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Fat-cat vice chancellors are taking us for fools

💸 £16m poker game | 😴 Snoozy gardeners | 👯‍♀️ Louvre dance classes

In the headlines

The chief prosecutor of the International Criminal Court has applied for arrest warrants for Hamas leader Yahya Sinwar and Israeli Prime Minister Benjamin Netanyahu, among others. Karim Khan says there are “reasonable grounds” to believe war crimes and crimes against humanity were committed both in the October 7 attacks and in the Gaza war. The infected blood inquiry has concluded that patients were “knowingly exposed to unacceptable risks”, and accused doctors, the NHS and the government of trying to cover up the scandal. More than 30,000 people were infected with HIV and hepatitis C between 1970 and 1991 from being given contaminated blood products, resulting in around 3,000 deaths. Iranian president Ebrahim Raisi has died in a helicopter crash. The 63-year-old, who was widely seen as a frontrunner to succeed Supreme Leader Ayatollah Ali Khamenei, was killed along with the country’s foreign minister when their aircraft came down in heavy fog in northern Iran yesterday afternoon.


Graduation day at Cambridge. Flickr/Sir Cam

Fat-cat vice chancellors are taking us for fools

If we discovered that some corporate fat cat had made their millions not only from company profits but also by “pilfering the earnings and savings of innocent members of the public”, says Nick Timothy in The Daily Telegraph, “we would be outraged”. Yet this is precisely what some of our biggest and richest companies and institutions are doing every day. Take universities, which reap huge rewards from selling degrees to foreign students. Many of these students don’t give a fig about education – they see a short master’s degree at a bad UK university as an easy migration route, because graduate visas allow them to stay and work in Britain for two years after they finish their studies.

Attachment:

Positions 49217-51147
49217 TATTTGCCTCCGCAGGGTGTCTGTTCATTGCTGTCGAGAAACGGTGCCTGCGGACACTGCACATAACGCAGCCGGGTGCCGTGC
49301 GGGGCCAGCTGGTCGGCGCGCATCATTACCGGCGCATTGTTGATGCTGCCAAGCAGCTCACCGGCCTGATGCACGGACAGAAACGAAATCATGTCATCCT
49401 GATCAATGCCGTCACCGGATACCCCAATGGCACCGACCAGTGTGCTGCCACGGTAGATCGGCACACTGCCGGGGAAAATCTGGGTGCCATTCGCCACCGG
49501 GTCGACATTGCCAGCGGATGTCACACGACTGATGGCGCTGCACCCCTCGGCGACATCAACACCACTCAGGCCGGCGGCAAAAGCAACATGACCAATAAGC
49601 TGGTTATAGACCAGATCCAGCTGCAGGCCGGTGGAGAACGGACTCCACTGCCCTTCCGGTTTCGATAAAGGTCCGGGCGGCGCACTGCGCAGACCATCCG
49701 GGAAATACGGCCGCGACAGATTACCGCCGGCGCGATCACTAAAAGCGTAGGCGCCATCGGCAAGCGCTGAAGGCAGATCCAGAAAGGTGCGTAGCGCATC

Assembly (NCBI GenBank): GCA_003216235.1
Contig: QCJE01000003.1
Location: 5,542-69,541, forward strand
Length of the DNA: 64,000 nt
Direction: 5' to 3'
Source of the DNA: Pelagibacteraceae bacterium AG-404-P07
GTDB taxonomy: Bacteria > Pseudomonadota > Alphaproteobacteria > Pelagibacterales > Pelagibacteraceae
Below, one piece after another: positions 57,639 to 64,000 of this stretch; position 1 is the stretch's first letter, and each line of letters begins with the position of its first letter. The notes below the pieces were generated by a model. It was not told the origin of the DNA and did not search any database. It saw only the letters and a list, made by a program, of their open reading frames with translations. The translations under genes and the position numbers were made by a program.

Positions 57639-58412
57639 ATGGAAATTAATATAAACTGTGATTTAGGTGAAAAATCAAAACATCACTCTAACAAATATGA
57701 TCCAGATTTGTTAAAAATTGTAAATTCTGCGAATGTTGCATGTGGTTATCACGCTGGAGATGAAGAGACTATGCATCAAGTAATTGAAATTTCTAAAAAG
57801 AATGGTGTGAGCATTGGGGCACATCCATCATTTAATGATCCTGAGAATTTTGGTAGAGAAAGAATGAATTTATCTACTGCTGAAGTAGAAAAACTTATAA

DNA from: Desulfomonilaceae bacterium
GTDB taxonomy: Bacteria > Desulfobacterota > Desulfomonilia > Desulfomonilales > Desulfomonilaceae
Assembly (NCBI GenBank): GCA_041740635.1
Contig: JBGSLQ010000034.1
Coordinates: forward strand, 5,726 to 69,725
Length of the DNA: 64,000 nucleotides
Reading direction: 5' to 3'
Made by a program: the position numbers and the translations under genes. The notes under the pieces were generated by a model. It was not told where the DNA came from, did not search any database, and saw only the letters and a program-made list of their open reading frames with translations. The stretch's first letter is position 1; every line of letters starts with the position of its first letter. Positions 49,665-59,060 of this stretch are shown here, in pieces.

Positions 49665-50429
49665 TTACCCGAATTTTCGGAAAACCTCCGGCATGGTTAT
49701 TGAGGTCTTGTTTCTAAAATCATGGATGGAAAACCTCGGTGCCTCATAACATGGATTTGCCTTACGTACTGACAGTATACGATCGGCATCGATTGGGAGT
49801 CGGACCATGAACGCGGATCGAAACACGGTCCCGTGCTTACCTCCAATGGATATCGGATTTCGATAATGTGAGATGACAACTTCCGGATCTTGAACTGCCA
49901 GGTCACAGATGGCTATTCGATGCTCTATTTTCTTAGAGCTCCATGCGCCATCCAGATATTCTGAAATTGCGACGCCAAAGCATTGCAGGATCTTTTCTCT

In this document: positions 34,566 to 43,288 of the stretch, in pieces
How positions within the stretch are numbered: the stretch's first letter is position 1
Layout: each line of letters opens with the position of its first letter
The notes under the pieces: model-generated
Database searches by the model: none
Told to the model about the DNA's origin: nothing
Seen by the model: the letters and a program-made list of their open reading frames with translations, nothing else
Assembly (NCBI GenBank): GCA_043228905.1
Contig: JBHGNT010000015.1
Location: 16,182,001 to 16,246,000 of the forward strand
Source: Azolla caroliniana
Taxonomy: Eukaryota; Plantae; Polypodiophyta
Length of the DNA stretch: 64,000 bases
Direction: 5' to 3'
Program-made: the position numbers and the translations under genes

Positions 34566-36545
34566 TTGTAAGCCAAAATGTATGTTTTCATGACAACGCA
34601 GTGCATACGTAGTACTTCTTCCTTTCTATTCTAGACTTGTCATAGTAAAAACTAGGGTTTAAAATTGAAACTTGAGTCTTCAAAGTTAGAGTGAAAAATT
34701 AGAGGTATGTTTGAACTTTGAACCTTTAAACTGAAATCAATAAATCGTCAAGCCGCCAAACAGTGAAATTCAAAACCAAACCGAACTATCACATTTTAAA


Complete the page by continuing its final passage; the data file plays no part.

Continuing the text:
For the most part, these are not the bright sparks boosting the economy by inventing new tech and starting profitable companies. A recent report found that 27% of graduate visa holders were not working at all, and 41% earned less than £15,000 a year. As Tory MP Neil O’Brien points out, “this is not graduate work” – working full time on the minimum wage gets you £24,000. Such people are unlikely to be “net fiscal contributors” over their lifetimes, so granting them “graduate visas” is simply a swizz that allows low-quality universities to pay lavish salaries to their vice chancellors, while handing the costs to the general public. The only other beneficiaries of this system are the gig economy firms like Uber and Deliveroo, whose business models depend on these dodgy arrangements. “We must not let them take us for fools any longer.”